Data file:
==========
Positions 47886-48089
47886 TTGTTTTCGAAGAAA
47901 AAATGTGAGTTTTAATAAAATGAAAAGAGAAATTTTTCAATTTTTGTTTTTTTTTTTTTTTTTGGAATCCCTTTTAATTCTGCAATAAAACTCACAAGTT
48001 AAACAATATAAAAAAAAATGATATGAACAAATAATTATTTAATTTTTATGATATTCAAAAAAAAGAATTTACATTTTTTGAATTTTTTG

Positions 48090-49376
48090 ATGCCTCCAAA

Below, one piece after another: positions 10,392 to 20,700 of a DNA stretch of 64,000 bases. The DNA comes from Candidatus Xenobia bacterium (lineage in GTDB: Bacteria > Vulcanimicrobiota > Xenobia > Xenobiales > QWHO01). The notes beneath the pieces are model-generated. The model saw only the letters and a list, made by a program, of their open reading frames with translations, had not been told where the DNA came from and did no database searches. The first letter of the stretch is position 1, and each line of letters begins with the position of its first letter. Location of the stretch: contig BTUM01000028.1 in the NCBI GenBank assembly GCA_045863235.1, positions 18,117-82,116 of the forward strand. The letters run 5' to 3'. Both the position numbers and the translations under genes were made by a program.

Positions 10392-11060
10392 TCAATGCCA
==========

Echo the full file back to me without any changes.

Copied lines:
Positions 47886-48089
47886 TTGTTTTCGAAGAAA
47901 AAATGTGAGTTTTAATAAAATGAAAAGAGAAATTTTTCAATTTTTGTTTTTTTTTTTTTTTTTGGAATCCCTTTTAATTCTGCAATAAAACTCACAAGTT
48001 AAACAATATAAAAAAAAATGATATGAACAAATAATTATTTAATTTTTATGATATTCAAAAAAAAGAATTTACATTTTTTGAATTTTTTG

Positions 48090-49376
48090 ATGCCTCCAAA

Below, one piece after another: positions 10,392 to 20,700 of a DNA stretch of 64,000 bases. The DNA comes from Candidatus Xenobia bacterium (lineage in GTDB: Bacteria > Vulcanimicrobiota > Xenobia > Xenobiales > QWHO01). The notes beneath the pieces are model-generated. The model saw only the letters and a list, made by a program, of their open reading frames with translations, had not been told where the DNA came from and did no database searches. The first letter of the stretch is position 1, and each line of letters begins with the position of its first letter. Location of the stretch: contig BTUM01000028.1 in the NCBI GenBank assembly GCA_045863235.1, positions 18,117-82,116 of the forward strand. The letters run 5' to 3'. Both the position numbers and the translations under genes were made by a program.

Positions 10392-11060
10392 TCAATGCCA